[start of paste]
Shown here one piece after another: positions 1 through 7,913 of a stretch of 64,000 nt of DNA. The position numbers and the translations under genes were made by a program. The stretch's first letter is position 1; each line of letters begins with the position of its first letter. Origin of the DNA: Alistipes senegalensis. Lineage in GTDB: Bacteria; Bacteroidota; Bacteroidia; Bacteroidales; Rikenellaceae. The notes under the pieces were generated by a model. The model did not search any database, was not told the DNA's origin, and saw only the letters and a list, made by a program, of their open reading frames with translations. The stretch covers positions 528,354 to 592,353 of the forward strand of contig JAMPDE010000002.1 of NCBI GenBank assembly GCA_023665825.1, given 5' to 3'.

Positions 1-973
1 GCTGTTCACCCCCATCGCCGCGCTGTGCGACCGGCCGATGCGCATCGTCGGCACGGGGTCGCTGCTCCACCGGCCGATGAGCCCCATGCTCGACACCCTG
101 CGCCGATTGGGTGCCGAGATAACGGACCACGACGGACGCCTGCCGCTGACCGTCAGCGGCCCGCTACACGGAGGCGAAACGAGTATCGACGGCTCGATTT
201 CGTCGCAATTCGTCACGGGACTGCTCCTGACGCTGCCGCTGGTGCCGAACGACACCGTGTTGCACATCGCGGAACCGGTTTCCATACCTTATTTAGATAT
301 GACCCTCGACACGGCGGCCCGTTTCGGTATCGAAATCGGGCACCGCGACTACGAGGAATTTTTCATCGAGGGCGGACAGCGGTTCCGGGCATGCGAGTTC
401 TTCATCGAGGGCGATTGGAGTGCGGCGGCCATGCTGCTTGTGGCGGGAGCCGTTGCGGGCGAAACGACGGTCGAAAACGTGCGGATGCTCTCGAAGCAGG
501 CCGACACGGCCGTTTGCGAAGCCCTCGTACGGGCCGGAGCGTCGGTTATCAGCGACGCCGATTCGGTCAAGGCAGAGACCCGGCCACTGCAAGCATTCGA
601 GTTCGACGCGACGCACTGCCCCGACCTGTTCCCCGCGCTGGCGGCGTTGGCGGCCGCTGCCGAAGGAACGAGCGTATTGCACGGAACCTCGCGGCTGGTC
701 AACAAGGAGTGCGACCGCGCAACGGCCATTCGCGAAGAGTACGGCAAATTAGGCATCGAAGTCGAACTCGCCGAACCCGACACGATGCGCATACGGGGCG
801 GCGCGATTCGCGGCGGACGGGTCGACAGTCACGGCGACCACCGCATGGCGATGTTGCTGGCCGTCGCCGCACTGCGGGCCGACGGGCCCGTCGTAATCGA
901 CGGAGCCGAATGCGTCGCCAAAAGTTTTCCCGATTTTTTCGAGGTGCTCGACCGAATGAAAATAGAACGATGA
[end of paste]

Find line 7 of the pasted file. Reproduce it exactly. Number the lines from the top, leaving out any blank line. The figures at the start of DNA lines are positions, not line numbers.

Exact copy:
401 TTCATCGAGGGCGATTGGAGTGCGGCGGCCATGCTGCTTGTGGCGGGAGCCGTTGCGGGCGAAACGACGGTCGAAAACGTGCGGATGCTCTCGAAGCAGG